"Experimental Lakes Area"

Crowdscrounging pennies to support Canada's most important environmental research

When Stephen Harper's petrotories yanked funding from the Experimental Lakes Area -- Canada's answer to the Large Hadron Collider, a captive ecosystem where some of the world's most important environmental research has been conducted -- the world gasped and raced to rescue it; now, scientists are reduced to scrounging for crowdfunding to continue some of the most important environmental research in the world.

John calls it "an amazing opportunity for all of us to fund incredibly important basic scientific research" -- it is, but it's also a blazing indictment of the year 2014, Canada, Stephen Harper, and hydrocarbons.

The Experimental Lakes Area (ELA) is a freshwater research facility in Northwestern Ontario, Canada that has operated as a government research program for over 45 years. After the Canadian Government announced that it would no longer fund the ELA program, operations were transferred to the International Institute for Sustainable Development (IISD) in April 2014. IISD now needs additional funding to expand ELA’s vital legacy of research so that it can continue to find effective solutions to environmental problems affecting fresh water.

We can thank the ELA for many of the improvements we have seen in recent years to the quality of the water we use daily. ELA’s whole-lake research findings have been instrumental in the phase-out of harmful phosphorus additives in cleaning products, tightening air pollution standards in response to acid rain threats, and proposed installation of scrubbers inside industrial smokestacks to reduce mercury levels found in the fish we eat.

The ELA features a collection of 58 small lakes, as well as a facility with accommodations and laboratories.

Read the rest

Canadian libricide: Tories torch and dump centuries of priceless, irreplaceable environmental archives

Back in 2012, when Canada's Harper government announced that it would close down national archive sites around the country, they promised that anything that was discarded or sold would be digitized first. But only an insignificant fraction of the archives got scanned, and much of it was simply sent to landfill or burned.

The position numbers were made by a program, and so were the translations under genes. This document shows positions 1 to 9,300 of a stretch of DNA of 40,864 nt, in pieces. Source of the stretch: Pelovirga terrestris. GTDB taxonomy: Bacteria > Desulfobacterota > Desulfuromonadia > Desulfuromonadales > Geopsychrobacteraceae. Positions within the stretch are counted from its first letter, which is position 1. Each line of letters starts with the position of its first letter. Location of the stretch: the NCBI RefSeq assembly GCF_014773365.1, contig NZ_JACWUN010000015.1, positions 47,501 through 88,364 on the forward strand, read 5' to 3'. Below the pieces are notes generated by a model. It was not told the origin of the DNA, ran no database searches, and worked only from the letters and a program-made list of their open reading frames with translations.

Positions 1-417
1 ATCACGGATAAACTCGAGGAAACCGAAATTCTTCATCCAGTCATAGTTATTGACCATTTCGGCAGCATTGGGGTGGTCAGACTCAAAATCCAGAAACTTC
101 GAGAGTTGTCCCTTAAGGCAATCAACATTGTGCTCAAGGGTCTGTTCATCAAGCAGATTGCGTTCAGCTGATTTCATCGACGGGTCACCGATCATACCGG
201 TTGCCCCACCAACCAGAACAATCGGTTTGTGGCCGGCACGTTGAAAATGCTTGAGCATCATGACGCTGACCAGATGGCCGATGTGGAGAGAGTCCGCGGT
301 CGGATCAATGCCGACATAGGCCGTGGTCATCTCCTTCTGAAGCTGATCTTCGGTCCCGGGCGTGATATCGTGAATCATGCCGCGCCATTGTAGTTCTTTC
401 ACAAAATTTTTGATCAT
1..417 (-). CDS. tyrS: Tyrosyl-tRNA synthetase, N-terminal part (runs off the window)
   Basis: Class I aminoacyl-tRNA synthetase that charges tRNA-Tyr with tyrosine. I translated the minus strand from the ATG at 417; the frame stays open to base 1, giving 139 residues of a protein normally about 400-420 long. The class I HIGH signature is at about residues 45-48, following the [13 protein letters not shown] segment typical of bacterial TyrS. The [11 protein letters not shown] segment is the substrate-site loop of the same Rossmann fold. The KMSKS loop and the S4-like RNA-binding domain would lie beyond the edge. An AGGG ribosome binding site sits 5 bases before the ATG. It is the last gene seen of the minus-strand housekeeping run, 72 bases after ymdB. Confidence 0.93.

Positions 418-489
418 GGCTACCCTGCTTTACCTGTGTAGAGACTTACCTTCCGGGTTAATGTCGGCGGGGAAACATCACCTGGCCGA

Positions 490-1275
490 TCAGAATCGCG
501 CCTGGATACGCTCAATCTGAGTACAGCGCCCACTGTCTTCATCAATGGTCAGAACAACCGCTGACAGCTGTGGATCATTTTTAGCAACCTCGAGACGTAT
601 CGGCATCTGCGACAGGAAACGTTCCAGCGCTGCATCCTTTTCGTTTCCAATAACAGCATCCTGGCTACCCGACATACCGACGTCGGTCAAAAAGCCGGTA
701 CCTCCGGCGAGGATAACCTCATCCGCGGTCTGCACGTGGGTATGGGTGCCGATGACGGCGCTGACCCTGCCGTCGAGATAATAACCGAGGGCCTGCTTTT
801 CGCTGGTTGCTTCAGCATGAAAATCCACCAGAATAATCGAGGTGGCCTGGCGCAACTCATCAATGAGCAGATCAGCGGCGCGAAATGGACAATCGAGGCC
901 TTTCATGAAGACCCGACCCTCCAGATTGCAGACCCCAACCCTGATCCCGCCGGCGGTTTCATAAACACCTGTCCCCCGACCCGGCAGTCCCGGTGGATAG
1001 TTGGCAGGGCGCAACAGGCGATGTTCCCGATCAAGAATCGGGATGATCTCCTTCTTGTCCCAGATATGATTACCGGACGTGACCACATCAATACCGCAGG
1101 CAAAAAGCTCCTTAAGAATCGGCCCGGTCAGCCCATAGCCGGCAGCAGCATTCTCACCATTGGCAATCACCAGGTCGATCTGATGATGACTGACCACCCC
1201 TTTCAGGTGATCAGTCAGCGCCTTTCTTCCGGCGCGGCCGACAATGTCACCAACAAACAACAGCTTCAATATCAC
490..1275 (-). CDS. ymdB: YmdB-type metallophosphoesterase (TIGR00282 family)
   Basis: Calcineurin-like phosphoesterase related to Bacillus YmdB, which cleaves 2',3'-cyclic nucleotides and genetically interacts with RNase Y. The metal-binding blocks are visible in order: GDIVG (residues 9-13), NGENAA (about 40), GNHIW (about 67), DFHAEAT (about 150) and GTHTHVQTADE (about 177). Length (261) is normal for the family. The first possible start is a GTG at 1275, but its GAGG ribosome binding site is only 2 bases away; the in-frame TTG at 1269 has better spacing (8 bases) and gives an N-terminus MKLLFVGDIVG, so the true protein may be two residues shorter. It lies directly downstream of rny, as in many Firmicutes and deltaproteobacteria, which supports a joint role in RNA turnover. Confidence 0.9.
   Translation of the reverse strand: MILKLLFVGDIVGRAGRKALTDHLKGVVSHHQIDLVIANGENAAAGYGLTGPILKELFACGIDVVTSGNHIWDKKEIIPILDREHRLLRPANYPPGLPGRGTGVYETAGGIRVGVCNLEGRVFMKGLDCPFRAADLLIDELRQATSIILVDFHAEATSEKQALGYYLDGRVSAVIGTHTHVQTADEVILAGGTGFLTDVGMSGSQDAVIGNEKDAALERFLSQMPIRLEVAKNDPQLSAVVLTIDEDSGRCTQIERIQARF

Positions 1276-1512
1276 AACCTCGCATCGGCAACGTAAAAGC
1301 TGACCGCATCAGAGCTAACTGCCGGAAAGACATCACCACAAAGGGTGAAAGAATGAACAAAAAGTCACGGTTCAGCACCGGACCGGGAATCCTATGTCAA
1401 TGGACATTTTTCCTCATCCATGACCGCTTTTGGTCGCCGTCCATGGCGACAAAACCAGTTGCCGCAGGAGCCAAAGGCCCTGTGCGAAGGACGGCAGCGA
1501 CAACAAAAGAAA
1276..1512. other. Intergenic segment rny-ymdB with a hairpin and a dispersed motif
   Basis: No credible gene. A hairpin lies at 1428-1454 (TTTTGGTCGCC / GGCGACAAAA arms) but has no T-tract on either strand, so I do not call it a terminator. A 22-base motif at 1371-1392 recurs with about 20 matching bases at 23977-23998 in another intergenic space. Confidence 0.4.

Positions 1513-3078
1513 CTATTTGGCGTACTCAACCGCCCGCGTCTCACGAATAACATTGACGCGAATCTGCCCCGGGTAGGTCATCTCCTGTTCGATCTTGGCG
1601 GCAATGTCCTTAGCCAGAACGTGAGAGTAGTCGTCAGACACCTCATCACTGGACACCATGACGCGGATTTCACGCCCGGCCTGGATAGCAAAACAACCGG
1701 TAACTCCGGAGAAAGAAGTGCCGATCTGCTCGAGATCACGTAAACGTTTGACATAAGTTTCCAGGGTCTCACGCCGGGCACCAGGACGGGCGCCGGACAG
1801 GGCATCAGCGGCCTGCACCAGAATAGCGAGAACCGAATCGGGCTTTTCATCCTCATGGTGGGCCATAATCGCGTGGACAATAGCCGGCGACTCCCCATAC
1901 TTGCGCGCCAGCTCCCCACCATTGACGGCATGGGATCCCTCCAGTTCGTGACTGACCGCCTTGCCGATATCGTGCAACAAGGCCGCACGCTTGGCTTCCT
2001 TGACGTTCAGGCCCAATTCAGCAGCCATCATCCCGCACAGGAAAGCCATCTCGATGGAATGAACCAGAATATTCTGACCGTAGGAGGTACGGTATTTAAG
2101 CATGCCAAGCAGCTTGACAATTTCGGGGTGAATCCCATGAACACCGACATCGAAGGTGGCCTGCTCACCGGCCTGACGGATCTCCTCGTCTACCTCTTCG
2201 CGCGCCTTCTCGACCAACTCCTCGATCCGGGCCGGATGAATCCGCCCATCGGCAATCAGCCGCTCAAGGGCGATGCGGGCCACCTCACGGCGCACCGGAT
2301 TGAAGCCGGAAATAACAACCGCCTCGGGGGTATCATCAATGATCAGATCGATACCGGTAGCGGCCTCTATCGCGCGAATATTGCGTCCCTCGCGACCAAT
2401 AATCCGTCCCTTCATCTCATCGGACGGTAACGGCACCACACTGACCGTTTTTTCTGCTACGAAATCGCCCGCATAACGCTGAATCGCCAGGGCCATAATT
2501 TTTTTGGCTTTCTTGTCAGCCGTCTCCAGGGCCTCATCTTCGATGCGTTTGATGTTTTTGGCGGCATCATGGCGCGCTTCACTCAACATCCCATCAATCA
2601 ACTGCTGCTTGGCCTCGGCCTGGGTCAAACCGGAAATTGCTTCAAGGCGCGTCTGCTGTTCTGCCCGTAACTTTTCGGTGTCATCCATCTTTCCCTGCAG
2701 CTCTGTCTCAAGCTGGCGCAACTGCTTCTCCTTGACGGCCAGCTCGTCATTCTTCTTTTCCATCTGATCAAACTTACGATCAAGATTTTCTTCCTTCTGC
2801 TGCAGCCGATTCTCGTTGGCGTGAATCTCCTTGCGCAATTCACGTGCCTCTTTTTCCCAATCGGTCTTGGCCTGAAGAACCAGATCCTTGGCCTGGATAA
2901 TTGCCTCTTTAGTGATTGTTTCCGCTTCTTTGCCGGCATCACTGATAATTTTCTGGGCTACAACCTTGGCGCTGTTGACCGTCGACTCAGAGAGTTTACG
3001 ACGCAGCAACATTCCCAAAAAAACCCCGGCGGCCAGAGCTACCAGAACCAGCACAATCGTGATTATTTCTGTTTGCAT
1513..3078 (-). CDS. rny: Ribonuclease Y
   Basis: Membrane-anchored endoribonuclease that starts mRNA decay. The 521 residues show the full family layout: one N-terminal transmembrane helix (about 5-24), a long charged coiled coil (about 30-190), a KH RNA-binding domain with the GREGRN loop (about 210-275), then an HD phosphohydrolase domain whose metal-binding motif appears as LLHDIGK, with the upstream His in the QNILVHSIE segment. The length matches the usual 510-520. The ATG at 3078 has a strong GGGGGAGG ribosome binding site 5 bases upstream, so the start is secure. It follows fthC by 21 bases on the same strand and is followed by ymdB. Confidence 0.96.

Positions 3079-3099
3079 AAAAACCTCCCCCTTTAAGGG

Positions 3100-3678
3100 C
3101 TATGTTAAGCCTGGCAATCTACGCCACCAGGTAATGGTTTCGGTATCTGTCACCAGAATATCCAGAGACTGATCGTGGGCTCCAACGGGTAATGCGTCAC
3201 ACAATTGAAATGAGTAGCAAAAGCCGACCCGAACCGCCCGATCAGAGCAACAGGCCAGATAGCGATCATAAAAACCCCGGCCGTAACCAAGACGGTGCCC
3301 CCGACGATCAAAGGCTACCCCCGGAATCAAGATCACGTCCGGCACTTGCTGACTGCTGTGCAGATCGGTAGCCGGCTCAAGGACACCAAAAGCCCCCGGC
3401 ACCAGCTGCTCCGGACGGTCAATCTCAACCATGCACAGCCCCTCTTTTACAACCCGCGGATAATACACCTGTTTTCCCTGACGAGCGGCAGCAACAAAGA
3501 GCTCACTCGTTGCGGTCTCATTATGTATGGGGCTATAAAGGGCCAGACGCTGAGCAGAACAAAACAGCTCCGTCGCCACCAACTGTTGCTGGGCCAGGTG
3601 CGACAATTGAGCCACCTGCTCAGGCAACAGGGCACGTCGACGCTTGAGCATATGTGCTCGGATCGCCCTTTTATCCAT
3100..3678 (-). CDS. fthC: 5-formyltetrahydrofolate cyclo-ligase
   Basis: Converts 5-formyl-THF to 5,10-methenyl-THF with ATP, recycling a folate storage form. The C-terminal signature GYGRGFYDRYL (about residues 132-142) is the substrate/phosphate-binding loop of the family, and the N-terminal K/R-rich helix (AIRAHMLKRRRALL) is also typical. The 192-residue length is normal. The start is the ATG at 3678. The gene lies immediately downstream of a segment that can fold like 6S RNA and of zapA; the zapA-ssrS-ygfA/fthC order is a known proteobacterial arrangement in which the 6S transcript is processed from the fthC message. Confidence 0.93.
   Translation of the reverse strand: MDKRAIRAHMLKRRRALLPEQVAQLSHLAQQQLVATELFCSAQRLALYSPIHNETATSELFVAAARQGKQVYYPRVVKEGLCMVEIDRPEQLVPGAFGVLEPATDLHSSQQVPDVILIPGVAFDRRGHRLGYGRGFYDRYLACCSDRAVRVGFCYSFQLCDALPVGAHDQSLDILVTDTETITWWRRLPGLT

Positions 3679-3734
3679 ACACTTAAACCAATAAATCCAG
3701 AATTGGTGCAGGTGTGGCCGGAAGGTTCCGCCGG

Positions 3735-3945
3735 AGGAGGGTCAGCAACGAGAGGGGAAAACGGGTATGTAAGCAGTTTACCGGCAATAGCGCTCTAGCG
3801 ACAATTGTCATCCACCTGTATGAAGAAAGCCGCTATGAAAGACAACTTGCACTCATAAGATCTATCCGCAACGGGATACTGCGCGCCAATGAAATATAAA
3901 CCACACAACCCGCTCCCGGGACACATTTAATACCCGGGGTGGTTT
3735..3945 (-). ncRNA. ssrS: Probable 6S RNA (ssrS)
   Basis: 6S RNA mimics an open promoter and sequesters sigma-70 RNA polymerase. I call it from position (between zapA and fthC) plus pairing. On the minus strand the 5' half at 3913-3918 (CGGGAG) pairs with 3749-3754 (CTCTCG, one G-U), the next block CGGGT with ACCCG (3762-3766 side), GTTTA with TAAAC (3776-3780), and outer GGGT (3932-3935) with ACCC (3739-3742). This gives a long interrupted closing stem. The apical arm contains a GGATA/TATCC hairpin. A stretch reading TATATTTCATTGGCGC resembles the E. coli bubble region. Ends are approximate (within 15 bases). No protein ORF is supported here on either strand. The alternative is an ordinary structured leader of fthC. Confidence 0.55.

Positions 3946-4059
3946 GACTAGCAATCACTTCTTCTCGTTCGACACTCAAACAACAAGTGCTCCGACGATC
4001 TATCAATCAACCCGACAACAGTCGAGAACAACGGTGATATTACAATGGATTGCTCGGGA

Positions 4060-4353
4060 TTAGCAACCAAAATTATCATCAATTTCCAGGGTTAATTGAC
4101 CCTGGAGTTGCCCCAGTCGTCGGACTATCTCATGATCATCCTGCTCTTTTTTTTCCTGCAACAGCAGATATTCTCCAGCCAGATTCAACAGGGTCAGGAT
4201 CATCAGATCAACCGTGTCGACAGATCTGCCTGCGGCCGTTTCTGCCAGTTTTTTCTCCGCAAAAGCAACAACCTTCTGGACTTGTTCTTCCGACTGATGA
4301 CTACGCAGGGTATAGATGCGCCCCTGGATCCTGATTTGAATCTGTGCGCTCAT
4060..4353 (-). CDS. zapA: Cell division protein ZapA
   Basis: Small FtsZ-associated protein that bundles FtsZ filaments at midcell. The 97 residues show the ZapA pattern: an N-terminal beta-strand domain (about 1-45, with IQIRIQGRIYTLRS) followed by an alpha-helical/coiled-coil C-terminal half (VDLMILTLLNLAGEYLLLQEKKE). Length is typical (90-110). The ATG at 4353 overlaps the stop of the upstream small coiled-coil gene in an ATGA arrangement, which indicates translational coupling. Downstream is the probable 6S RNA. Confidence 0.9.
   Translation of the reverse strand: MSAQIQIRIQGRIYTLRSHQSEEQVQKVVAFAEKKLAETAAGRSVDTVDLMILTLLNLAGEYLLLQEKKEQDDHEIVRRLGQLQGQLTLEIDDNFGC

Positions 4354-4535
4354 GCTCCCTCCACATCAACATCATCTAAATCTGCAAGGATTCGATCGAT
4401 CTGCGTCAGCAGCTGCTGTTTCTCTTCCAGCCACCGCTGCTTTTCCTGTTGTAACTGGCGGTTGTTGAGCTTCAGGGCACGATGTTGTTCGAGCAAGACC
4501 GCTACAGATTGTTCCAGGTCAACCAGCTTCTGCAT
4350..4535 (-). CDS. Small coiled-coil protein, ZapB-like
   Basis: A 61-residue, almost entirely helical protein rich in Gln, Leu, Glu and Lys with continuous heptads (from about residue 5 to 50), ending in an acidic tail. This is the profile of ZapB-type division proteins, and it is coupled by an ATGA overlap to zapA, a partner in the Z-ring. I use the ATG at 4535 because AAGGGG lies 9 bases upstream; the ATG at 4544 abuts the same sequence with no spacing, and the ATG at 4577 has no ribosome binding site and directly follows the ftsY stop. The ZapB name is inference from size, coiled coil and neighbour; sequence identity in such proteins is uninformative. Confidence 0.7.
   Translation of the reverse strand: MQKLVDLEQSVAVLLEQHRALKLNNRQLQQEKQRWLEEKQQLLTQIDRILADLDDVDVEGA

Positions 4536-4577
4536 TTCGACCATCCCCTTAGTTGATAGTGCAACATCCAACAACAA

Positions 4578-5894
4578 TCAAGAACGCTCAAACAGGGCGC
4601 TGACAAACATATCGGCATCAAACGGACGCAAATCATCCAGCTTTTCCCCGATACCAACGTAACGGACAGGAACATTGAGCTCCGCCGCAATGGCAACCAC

Unsurprisingly, given the Canadian Conservatives' war on the environment, the worst-faring archives were those that related to climate research. The legendary environmental research resources of the St. Andrews Biological Station in St. Andrews, New Brunswick are gone. The Freshwater Institute library in Winnipeg and the Northwest Atlantic Fisheries Centre in St. John's, Newfoundland: gone. Both collections were world-class.

An irreplaceable, 50-volume collection of logs from HMS Challenger's 19th century expedition went to the landfill, taking with them the crucial observations of marine life, fish stocks and fisheries of the age. Update: a copy of these logs survives overseas.

The destruction of these publicly owned collections was undertaken in haste. No records were kept of what was thrown away, what was sold, and what was simply lost. Some of the books were burned. Read the rest

Canadian govt turns the national science agenda over to incumbent big businesses

Jonathan sez,

Apparently the Conservative government has decided that government research labs should be concentrating on science in the public interest ... oops, I mean, science in *industry's* interest. A major overhaul of national science policy requires these labs to begin "Conducting collaborative R&D projects with private industry, sharing the costs and the risks."

Notice, that's research in the service of *existing* industries. So government labs can help the current rich get richer, but may not create whole new industries. An applied mathematician might describe this as: you are allowed to climb toward the top of the hill you are on now, but not allowed to jump to other hills which may reach much higher. ...And your applied mathematician consultant would tell you that this is not a way likely to find a global maximum, merely a local one. Maybe the Conservative government should listen to some scientists before ruining science policy.

Unfortunately, this is just the latest in a series of Conservative government attacks on science in Canada, which has included muzzling scientists and shutting down the Experimental Lakes Area -- "Canada's LHC," the world's leading site for critical research on freshwater systems.

Research council’s makeover leaves Canadian industry setting the agenda (Thanks, Jonathan!) Read the rest